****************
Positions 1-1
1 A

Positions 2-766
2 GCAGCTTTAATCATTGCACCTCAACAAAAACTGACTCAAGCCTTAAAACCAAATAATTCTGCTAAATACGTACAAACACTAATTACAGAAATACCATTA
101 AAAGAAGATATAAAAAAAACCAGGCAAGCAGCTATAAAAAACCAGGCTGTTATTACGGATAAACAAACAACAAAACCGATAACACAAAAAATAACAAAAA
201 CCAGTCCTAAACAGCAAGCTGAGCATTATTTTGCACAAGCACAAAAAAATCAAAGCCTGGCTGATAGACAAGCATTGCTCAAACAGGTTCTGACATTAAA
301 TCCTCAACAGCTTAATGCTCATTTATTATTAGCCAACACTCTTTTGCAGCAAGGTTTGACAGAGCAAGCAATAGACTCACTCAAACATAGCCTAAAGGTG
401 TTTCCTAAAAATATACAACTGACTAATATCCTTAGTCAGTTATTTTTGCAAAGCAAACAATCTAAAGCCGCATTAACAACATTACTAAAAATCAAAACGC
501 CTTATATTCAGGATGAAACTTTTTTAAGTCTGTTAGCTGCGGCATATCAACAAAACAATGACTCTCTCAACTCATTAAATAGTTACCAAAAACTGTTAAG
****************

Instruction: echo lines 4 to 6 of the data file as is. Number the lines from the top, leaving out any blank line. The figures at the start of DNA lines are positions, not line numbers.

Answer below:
2 GCAGCTTTAATCATTGCACCTCAACAAAAACTGACTCAAGCCTTAAAACCAAATAATTCTGCTAAATACGTACAAACACTAATTACAGAAATACCATTA
101 AAAGAAGATATAAAAAAAACCAGGCAAGCAGCTATAAAAAACCAGGCTGTTATTACGGATAAACAAACAACAAAACCGATAACACAAAAAATAACAAAAA
201 CCAGTCCTAAACAGCAAGCTGAGCATTATTTTGCACAAGCACAAAAAAATCAAAGCCTGGCTGATAGACAAGCATTGCTCAAACAGGTTCTGACATTAAA